Letterpress Printing – New York City
Tell Me About Letterpress Printing
What Is Letterpress Printing?
Letterpress printing is a form of relief printing. Multiple copies of an image are produced by repeated direct impression of an inked, raised plate against paper. The inked image or type has a crisp, debossed look.
Letterpress is the oldest traditional printing technique and remained the primary one from the time of inventor Johannes Gutenberg in the 16th century until the development of lithography late in the 18th century.
Letterpress was originally carried out on platen presses, in which the paper is pressed against a flat, inked form by a flat platen. Later, the platen was replaced by a roll in the flat-bed cylinder press. Still later, the printing form was wrapped around a cylinder, and the paper was passed between this cylinder and a second cylinder.
Several processes have been developed for the reproduction of line drawings and photographs with letterpress using the halftone technique, the most widely used method being photoengraving.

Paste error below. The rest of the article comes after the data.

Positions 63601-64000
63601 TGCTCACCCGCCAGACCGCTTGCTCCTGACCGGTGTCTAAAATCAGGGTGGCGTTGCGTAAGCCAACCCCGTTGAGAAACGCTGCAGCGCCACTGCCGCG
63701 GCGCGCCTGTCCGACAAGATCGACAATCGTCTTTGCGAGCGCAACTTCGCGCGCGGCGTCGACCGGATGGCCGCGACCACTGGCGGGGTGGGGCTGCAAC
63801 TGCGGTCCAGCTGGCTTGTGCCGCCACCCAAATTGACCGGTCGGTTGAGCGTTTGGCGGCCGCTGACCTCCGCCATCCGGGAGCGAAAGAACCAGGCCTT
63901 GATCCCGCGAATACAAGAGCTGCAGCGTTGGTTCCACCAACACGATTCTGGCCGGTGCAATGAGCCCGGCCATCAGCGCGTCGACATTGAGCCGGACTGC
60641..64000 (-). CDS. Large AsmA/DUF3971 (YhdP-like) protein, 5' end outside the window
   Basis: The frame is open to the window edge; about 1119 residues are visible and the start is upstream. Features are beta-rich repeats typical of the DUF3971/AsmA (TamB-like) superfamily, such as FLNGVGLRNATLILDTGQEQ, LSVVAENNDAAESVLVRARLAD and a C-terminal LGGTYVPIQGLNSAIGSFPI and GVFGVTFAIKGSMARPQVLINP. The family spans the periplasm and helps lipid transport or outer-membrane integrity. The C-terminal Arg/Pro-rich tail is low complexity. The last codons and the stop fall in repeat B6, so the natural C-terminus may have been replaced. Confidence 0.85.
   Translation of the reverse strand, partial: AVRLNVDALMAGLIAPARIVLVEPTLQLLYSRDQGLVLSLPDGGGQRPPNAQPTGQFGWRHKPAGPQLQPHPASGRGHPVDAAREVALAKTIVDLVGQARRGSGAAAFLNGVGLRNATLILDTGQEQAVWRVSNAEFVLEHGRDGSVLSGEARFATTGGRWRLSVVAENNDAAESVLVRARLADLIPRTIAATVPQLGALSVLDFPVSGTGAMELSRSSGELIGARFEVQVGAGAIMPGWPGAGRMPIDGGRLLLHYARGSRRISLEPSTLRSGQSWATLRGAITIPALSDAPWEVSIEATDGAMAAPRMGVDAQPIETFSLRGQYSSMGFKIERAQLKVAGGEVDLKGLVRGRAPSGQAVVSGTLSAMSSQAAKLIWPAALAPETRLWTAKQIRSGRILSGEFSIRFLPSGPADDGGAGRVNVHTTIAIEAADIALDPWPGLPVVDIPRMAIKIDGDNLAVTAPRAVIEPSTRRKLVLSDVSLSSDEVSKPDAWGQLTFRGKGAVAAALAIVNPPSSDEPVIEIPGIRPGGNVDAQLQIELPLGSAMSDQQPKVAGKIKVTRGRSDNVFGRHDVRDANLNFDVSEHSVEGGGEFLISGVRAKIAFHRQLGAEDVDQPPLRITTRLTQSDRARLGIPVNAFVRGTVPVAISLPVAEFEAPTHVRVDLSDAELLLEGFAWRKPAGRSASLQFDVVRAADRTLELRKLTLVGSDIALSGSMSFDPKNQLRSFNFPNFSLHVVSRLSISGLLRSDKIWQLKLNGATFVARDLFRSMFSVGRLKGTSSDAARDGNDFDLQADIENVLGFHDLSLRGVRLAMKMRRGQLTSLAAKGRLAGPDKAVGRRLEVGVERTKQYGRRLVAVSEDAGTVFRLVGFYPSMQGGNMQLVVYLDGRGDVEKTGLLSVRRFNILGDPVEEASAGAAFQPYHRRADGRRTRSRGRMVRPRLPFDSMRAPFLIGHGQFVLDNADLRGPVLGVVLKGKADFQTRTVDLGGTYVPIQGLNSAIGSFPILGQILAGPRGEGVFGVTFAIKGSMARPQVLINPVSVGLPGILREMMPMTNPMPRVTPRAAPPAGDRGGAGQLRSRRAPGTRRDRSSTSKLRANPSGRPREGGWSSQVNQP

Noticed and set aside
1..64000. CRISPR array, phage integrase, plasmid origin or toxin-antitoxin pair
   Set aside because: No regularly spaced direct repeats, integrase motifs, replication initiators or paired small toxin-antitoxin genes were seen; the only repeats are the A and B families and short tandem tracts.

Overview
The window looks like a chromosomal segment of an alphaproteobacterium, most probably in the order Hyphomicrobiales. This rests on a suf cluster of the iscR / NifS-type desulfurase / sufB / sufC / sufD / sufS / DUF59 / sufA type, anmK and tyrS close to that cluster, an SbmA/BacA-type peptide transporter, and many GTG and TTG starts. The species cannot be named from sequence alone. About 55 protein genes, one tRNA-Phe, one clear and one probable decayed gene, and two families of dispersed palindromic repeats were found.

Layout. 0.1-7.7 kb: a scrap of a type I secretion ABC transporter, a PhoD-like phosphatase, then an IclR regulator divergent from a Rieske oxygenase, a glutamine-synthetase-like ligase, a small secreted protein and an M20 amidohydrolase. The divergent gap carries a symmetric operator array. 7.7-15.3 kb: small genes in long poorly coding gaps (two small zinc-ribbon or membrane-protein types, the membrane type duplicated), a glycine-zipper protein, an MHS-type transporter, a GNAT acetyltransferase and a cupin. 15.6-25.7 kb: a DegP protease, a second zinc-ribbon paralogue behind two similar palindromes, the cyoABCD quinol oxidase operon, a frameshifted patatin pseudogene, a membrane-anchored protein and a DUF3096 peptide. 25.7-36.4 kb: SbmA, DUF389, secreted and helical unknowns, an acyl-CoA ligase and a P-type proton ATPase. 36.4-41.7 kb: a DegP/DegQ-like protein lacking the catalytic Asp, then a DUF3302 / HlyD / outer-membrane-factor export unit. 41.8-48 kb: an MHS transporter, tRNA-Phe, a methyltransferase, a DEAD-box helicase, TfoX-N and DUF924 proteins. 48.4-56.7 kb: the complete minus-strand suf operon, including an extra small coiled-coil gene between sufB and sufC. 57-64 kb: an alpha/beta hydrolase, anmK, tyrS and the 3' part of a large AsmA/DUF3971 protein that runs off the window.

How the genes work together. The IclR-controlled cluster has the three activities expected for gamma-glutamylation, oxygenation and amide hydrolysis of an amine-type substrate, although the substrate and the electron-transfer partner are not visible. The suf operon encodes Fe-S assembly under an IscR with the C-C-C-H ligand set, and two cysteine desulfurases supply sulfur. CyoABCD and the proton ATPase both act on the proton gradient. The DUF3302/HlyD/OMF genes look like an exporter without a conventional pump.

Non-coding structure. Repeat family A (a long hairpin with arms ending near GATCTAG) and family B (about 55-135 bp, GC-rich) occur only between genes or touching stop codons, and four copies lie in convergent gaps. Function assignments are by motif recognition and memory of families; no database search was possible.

Until offset lithography became dominant in the second half of the 20th century, most books and newspapers were letterpressed for printing clarity. Today, letterpress can produce high-quality results. The upfront expense requires larger budgets or quantities because of the set-up and plate costs.
You often can’t print on the other side of paper that’s been letterpressed. The process creates a characteristic indentation called bruising on the opposite side. Bruising is a way to distinguish letterpress from offset since offset inks lay on top of the paper.
When Should I Consider Letterpress?